Ann McCrory, who normally leaves the politics to her husband, released a statement Wednesday supporting House Bill 930.

“… Passing legislation to establish basic standards of care for large commercial dog breeding facilities is a very important issue to me, and to people across our state,” she wrote.

“ … I hope you and other members of the General Assembly will continue to advocate for this bill, and other legislation establishing higher standards for commercial breeders. These policies increase our quality of life in North Carolina and ensure better care for dogs across the state…”

The bill sets basic standards of care for operations that use more than 10 females for breeding.

Many say it is a watered-down version of previous attempts to pass a puppy mill law, but add that the compromise is better than nothing in a state some breeding operations have been relocating to in an attempt to avoid regulation.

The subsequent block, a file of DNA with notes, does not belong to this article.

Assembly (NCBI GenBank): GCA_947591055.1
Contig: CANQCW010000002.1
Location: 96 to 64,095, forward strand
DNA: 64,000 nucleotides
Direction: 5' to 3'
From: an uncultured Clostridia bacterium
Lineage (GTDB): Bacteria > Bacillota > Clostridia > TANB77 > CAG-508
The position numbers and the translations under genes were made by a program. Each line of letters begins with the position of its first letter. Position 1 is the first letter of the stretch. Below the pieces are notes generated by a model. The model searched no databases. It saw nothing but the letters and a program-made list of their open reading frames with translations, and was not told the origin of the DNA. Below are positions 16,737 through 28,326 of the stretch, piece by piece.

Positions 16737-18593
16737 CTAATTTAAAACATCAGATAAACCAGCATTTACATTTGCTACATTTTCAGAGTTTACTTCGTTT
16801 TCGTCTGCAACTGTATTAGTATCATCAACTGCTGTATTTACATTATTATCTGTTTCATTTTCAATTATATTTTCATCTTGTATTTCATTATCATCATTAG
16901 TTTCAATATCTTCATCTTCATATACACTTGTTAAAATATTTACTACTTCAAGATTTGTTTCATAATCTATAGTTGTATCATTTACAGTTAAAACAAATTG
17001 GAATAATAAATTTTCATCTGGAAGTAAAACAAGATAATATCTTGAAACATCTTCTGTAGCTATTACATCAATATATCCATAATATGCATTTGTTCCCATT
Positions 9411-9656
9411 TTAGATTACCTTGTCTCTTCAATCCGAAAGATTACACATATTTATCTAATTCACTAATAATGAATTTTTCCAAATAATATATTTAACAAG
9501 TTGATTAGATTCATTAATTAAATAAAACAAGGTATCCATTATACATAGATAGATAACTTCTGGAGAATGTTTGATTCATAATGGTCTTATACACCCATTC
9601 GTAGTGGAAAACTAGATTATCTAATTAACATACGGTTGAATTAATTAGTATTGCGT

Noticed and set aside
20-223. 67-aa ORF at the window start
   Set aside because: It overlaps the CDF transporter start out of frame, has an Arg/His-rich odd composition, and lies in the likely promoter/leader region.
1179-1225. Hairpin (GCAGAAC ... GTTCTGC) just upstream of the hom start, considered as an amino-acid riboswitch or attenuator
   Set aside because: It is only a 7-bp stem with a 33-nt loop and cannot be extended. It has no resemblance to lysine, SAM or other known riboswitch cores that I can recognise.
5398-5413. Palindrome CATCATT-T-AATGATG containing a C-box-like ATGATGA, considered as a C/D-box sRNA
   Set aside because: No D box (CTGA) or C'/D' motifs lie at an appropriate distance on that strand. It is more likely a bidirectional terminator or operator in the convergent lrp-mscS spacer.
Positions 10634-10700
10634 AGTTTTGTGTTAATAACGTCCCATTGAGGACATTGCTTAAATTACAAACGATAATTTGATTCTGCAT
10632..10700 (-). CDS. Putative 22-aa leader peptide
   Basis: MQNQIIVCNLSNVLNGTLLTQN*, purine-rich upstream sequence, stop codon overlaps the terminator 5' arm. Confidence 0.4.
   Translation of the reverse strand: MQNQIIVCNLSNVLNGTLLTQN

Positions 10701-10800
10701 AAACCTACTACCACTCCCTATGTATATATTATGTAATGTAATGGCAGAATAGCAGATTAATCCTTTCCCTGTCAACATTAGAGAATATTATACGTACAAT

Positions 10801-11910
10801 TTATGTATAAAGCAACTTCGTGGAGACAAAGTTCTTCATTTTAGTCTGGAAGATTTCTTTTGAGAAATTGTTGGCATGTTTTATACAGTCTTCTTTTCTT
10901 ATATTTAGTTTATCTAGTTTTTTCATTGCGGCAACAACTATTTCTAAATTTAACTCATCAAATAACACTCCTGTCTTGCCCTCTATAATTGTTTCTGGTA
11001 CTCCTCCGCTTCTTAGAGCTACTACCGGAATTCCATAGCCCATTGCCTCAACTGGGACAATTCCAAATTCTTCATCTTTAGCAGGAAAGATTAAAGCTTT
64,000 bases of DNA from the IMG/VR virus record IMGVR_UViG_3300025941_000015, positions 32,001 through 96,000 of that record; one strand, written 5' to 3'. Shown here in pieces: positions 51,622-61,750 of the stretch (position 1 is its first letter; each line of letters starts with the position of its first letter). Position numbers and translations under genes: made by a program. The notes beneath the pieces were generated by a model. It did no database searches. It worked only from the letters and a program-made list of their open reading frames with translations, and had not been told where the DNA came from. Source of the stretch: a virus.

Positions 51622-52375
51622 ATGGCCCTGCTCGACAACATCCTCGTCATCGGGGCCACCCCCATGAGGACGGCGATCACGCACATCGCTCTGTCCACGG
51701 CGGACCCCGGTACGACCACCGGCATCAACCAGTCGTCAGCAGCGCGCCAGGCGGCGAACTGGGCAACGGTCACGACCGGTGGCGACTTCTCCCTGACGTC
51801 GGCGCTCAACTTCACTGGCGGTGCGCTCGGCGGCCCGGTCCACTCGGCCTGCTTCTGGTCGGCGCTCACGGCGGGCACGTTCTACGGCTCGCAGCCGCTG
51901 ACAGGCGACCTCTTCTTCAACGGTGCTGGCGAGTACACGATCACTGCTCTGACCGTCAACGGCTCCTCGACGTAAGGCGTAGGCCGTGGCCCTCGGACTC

“North Carolina is the only state in the Southeast without puppy mill laws,” explained Caleb Scott, President of North Carolina Voters for Animal Welfare told Fox 8 News. “We are a puppy mill destination in North Carolina because we have no laws on the books. Puppy millers gravitate to our state.”

The minimum standards required by the bill, as it has been amended, would notapply to breeders of hunting dogs, sporting dogs, field dogs, or show dogs.

It now heads to the Senate.

WRAL described Ann McCrory’s letter as her “first foray into public advocacy” since her husband took office.

The McCrory’s have a Labrador Retriever named Mo.

(Photo: Erin Hull / The Daily Tar Heel)

Son pleads guilty in Oregon murder-for-hire case in which dog was the target

David James Walkoski.jpgDerek James Walkoski.jpgAn Oregon City man pleaded guilty to shooting a dog that belonged to his father’s neighbor.

Police say the father paid for the hit.

For his involvement in what authorities described as a murder-for-hire, Derek James Walkoski, 31, will spend 28 months in prison for shooting and killing Paws, a black Lab that lived next door to his father in Canby.

In a hearing in Clackamas County, Walkoski told Circuit Judge Robert R. Selander that he shot the dog with a rifle, the Oregonian reported.

“You just shot him?” Selander asked.

“Yes,” Walkoski said.